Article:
As you may have read, a giant impromptu party broke out on Sunday thanks to a few clicks on a bunch of smart phones. The party was hash-tagged “BigAssCookOut,” and police estimate about 1,500 young people showed up to a park near Stone Mountain. Here’s more from the AJC.
…“This came really as a surprise to us,” the county’s public safety chief Cedric Alexander told reporters on Monday.
But Alexander vowed that they would be prepared in the future.
“We’re going to monitor social media going forward so that we can try to get ahead of them as quickly as we can and intervene,” he said.
Two women were shot Sunday evening as DeKalb County police broke up about 1,500 youth at the Wade Walker Park party near Stone Mountain.
“There was underage drinking and some drug use there,” he said. “Often when we have things like this, things go awry.”
Party organizers did not get the required permits to have a DJ and serve alcohol at the the event, authorities said.
Social media, which announced the party with the hashtag “BigAssCookOut” noted that the event was to start at 4:20 p.m., a popular reference for marijuana users (Sunday was April 20, or 4/20) and was prevalent throughout the week leading up to Sunday.
The rapid spread of news about a party, and rabid response to social media news feeds is nothing new, particularly among youth.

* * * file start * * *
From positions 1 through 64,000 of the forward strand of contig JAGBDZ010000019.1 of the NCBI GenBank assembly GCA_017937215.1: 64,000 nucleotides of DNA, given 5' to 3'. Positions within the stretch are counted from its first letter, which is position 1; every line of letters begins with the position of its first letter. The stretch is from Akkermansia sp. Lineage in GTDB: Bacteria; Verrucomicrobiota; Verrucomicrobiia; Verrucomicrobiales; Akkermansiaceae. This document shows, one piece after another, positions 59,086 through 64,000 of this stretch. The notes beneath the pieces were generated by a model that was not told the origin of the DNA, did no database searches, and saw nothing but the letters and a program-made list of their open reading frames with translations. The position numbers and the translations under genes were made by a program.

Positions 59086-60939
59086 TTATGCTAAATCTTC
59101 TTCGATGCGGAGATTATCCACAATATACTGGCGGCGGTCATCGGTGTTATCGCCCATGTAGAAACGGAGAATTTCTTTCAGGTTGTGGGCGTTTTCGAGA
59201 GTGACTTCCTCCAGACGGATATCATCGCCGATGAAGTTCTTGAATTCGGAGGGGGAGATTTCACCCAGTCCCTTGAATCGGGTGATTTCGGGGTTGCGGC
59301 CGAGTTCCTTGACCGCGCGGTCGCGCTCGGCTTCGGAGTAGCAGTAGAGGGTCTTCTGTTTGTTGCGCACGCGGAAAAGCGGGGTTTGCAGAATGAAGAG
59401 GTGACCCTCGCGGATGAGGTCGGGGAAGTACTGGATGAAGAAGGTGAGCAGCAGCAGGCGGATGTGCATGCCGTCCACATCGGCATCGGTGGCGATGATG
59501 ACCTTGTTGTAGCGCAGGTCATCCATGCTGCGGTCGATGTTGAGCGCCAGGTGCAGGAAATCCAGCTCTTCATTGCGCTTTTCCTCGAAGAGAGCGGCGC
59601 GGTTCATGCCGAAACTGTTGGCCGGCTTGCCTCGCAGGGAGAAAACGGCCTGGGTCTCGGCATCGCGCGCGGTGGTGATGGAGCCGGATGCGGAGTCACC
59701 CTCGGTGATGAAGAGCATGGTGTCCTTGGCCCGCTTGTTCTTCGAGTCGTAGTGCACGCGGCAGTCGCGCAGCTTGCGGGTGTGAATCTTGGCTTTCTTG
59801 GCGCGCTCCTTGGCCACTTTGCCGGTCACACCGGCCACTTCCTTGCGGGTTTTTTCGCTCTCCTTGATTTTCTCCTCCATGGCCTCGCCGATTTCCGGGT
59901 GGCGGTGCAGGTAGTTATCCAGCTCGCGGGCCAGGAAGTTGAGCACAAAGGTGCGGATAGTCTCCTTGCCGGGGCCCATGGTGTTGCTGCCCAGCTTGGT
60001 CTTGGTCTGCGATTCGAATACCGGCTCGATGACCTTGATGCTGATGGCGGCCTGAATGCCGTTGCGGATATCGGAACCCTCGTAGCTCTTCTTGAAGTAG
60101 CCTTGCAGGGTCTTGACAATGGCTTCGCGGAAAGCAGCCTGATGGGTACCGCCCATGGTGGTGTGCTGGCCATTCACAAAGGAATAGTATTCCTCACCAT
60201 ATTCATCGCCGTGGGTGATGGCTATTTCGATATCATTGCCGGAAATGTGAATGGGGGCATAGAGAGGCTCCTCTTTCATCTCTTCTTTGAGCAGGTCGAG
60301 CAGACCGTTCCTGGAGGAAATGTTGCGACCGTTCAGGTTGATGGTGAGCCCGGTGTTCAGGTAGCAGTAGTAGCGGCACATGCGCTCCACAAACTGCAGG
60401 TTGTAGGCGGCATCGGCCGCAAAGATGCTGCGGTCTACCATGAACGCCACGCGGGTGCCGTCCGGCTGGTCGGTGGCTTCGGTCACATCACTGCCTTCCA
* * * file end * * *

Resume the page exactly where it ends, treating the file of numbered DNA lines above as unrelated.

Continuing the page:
What was said to have been planned as an intimate Douglas County house party on the night of Nov. 6, 2010, ballooned — after social media alerts — into a raucous street gathering where 18-year-old Bobby Tillman was stomped to death by four other young men.
And crowds visiting Atlanta for the so-called Freaknik exploded reportedly to upwards of 250,000 in the mid-1990s after a low-tech social media — word-of-mouth — spread.
In DeKalb on Sunday, an officer on patrol saw the throng just after 5 p.m. on Sunday and radioed for assistance, Alexander said.
The shooting happened at 7:45 p.m., more than two hours after an entire precinct of officers and then some began corralling young partygoers out of the park.
DeKalb police Capt. Stephen Fore said Chardonae Meeks and Maya Scott, both 19, sustained graze wounds to the head that were not life-threatening, and were taken to Grady Memorial Hospital.
Both women have been released, police said Monday…”
We have reporters following up on this story and what my editors want to know is what can parents do to help control this type of party? Is there anything parents can do when “invites” arrives via social media? (A lot of the young adults in the Instagram photos looked college-age or older. I’m not sure parents get much say at that point.)
I guess the main thing would be for parents to be following their young adults on Twitter and Instagram – if they are giving them the correct accounts. Also just a good old-fashioned “Where are you heading?” could also help.
Have you seen an uptick of party invites arriving via social media? How do you monitor and/or control where they end up? Have you seen graduation and end-of-school parties also spread this way?
Besides sharing on the blog, you can also email your stories and thoughts to reporter Helena Oliviero at firstname.lastname@example.org